Negotiating and the Rock Bottom

It pays to know your bottom line

April 15, 2015

by Steven Lesser

 

Negotiators often have a position that is their rock bottom, their least acceptable deal.

Sometimes negotiators communicate this as a take-it-or-leave-it. Some negotiators use the take-it-or-leave-it even when they are not at their minimum deal. When used this way, the tactic borders on being unethical.

Take it or leave/lose it:

  • Conveys a supposed least acceptable deal
  • Forces acceptance of a stated or argued position without necessarily having a sound reasoning
  • Forces concessions that you may be unwilling to give (e.g. threat of being fired or quitting your job if a pay rise or promotion isn’t forthcoming)

Even when the negotiator is at the minimum acceptable deal, using the take-it-or-leave-it can damage the collaborative spirit of a negotiation. If the negotiator positions the take-it-or-leave-it as a power move designed to get the other party to concede his/her position, it will create a win/lose outcome.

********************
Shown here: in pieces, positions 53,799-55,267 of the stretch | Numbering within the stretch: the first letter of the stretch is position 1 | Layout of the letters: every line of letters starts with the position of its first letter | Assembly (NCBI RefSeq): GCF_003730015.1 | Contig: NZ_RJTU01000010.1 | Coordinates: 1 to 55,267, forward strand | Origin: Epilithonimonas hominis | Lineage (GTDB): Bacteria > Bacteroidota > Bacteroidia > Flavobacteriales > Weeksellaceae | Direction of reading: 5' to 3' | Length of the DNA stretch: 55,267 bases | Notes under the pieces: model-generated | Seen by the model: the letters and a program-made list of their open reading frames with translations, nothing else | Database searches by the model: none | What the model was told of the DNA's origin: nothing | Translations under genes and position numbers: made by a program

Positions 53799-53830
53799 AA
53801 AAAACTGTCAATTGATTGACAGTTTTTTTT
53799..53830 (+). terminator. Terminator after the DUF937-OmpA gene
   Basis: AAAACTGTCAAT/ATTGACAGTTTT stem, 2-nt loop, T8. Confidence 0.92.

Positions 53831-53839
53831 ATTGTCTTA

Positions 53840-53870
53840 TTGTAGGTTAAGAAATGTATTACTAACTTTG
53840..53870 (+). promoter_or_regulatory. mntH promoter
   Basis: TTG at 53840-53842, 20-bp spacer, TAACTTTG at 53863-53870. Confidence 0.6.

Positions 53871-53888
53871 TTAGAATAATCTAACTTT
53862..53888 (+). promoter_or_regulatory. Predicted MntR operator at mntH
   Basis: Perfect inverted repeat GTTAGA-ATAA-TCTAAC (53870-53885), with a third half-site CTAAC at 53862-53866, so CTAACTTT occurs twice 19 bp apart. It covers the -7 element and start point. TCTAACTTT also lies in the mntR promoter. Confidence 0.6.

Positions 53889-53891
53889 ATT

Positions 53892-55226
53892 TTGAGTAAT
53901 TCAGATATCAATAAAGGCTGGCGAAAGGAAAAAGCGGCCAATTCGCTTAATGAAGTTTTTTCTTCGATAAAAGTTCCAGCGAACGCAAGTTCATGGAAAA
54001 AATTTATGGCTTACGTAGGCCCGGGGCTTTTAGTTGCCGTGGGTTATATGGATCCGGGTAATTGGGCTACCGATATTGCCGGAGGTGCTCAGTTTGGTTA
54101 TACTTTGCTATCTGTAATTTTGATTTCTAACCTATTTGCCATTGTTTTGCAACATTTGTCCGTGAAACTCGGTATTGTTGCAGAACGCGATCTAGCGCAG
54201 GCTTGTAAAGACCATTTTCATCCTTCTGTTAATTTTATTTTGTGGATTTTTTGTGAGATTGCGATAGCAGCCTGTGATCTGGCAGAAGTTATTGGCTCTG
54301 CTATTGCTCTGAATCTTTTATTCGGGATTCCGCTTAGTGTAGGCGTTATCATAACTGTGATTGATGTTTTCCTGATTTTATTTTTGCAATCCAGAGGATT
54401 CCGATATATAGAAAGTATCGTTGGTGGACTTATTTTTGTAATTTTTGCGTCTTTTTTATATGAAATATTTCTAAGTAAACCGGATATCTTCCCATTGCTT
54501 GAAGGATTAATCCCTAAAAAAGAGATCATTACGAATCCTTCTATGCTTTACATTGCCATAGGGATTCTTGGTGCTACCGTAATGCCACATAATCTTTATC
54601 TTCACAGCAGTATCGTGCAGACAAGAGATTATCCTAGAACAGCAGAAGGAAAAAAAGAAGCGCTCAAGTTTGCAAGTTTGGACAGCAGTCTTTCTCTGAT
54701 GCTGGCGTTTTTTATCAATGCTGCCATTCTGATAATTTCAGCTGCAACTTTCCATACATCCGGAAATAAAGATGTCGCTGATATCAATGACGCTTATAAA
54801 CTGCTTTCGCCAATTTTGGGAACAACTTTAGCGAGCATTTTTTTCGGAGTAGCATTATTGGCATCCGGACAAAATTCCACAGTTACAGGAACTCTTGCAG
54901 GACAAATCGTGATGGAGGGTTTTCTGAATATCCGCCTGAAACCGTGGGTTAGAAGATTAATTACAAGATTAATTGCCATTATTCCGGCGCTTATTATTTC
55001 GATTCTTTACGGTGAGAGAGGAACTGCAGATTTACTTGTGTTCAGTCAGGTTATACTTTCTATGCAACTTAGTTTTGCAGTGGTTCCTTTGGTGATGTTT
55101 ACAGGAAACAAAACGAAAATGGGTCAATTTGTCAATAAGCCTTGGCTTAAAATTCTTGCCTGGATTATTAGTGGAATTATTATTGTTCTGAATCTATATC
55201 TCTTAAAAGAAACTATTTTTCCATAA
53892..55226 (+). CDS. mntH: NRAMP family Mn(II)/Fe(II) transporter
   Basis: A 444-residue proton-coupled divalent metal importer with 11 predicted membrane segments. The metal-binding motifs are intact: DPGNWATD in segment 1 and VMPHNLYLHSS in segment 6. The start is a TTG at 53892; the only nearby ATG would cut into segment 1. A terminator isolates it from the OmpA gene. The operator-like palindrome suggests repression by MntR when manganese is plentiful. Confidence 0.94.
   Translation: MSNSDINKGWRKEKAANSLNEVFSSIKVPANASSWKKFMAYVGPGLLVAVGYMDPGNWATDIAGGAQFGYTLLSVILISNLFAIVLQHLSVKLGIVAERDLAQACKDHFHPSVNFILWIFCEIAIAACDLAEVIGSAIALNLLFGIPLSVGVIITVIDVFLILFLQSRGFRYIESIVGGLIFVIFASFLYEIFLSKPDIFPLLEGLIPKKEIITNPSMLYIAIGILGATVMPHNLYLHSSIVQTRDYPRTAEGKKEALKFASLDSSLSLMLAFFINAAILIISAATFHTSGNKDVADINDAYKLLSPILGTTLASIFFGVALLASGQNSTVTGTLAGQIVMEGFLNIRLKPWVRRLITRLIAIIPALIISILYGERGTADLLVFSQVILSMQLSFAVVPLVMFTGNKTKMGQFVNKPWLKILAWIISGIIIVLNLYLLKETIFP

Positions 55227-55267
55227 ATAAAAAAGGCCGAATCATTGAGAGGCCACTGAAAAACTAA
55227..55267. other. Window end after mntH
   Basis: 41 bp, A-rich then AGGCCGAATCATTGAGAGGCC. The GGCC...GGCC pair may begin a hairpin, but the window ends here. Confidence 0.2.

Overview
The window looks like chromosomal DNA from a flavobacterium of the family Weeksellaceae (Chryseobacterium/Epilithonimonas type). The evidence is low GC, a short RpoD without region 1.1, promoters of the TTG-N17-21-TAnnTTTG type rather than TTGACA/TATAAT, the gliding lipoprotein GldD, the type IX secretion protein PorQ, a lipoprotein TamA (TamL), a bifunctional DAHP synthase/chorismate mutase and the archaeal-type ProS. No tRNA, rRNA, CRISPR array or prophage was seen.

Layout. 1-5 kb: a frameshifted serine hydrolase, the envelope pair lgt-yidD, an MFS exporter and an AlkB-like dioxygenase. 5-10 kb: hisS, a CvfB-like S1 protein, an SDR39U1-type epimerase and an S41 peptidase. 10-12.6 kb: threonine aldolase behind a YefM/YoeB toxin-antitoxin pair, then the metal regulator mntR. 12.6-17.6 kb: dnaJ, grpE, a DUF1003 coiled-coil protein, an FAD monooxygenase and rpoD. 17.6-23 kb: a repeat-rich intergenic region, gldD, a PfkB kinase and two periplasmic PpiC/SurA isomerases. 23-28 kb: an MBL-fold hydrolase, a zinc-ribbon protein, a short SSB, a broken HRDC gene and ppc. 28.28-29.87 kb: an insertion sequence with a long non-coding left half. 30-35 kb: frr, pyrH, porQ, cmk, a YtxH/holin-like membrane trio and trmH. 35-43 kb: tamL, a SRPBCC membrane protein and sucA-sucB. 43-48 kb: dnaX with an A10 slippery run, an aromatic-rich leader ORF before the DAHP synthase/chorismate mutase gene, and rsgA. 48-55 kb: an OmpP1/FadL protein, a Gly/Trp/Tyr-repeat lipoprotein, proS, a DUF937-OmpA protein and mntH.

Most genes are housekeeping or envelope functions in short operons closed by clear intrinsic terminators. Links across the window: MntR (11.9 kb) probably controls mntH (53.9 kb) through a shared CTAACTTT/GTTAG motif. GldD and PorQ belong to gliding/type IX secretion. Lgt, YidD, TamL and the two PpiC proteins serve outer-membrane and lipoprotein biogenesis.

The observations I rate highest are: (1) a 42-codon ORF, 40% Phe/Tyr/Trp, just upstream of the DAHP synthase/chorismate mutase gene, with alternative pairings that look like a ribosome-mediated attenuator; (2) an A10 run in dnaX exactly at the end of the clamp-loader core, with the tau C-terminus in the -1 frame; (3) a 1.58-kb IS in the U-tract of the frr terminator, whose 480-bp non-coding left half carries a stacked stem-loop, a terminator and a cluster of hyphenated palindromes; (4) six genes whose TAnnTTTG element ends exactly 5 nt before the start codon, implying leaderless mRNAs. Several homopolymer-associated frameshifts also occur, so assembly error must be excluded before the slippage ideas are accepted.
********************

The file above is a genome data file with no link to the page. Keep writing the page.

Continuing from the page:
Negotiators who are at rock bottom on one negotiating point should soften the take-it-or-leave-it and be open to making other concessions in other areas that may be less costly in order to create a win/win solution.

If you are faced with a negotiation in which the tactic is being used, evaluate whether the other party is truly at his/her minimum acceptable deal. Be patient, do not make concessions right away, and ask questions to understand the other party’s position.

 

 

 

 

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